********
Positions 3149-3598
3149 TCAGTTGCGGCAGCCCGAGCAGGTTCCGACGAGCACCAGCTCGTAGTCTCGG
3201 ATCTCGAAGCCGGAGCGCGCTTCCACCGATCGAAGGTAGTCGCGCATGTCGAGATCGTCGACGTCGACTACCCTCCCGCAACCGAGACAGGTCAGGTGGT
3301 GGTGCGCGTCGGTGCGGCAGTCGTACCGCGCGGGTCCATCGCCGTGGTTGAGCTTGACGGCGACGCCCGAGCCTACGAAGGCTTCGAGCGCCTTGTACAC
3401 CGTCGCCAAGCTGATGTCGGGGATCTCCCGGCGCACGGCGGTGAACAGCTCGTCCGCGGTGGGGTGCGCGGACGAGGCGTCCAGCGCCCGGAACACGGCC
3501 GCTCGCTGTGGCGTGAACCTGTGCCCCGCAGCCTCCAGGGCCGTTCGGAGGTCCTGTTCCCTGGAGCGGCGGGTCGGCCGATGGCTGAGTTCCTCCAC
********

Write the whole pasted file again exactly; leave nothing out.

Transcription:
Positions 3149-3598
3149 TCAGTTGCGGCAGCCCGAGCAGGTTCCGACGAGCACCAGCTCGTAGTCTCGG
3201 ATCTCGAAGCCGGAGCGCGCTTCCACCGATCGAAGGTAGTCGCGCATGTCGAGATCGTCGACGTCGACTACCCTCCCGCAACCGAGACAGGTCAGGTGGT
3301 GGTGCGCGTCGGTGCGGCAGTCGTACCGCGCGGGTCCATCGCCGTGGTTGAGCTTGACGGCGACGCCCGAGCCTACGAAGGCTTCGAGCGCCTTGTACAC
3401 CGTCGCCAAGCTGATGTCGGGGATCTCCCGGCGCACGGCGGTGAACAGCTCGTCCGCGGTGGGGTGCGCGGACGAGGCGTCCAGCGCCCGGAACACGGCC
3501 GCTCGCTGTGGCGTGAACCTGTGCCCCGCAGCCTCCAGGGCCGTTCGGAGGTCCTGTTCCCTGGAGCGGCGGGTCGGCCGATGGCTGAGTTCCTCCAC